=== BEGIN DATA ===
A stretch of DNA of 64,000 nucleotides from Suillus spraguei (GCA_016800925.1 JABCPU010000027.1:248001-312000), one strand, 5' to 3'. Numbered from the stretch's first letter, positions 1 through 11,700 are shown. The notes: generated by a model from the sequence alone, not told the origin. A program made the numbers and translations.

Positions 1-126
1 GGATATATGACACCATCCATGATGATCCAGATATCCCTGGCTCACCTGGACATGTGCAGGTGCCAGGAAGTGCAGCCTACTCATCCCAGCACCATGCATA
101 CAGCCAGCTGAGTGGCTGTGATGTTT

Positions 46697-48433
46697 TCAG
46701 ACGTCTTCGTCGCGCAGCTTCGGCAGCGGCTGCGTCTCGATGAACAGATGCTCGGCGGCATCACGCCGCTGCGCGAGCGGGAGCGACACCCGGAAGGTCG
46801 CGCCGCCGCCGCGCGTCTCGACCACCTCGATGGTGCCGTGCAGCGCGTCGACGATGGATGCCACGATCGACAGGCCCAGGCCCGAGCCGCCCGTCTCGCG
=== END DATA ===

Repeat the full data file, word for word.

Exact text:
A stretch of DNA of 64,000 nucleotides from Suillus spraguei (GCA_016800925.1 JABCPU010000027.1:248001-312000), one strand, 5' to 3'. Numbered from the stretch's first letter, positions 1 through 11,700 are shown. The notes: generated by a model from the sequence alone, not told the origin. A program made the numbers and translations.

Positions 1-126
1 GGATATATGACACCATCCATGATGATCCAGATATCCCTGGCTCACCTGGACATGTGCAGGTGCCAGGAAGTGCAGCCTACTCATCCCAGCACCATGCATA
101 CAGCCAGCTGAGTGGCTGTGATGTTT

Positions 46697-48433
46697 TCAG
46701 ACGTCTTCGTCGCGCAGCTTCGGCAGCGGCTGCGTCTCGATGAACAGATGCTCGGCGGCATCACGCCGCTGCGCGAGCGGGAGCGACACCCGGAAGGTCG
46801 CGCCGCCGCCGCGCGTCTCGACCACCTCGATGGTGCCGTGCAGCGCGTCGACGATGGATGCCACGATCGACAGGCCCAGGCCCGAGCCGCCCGTCTCGCG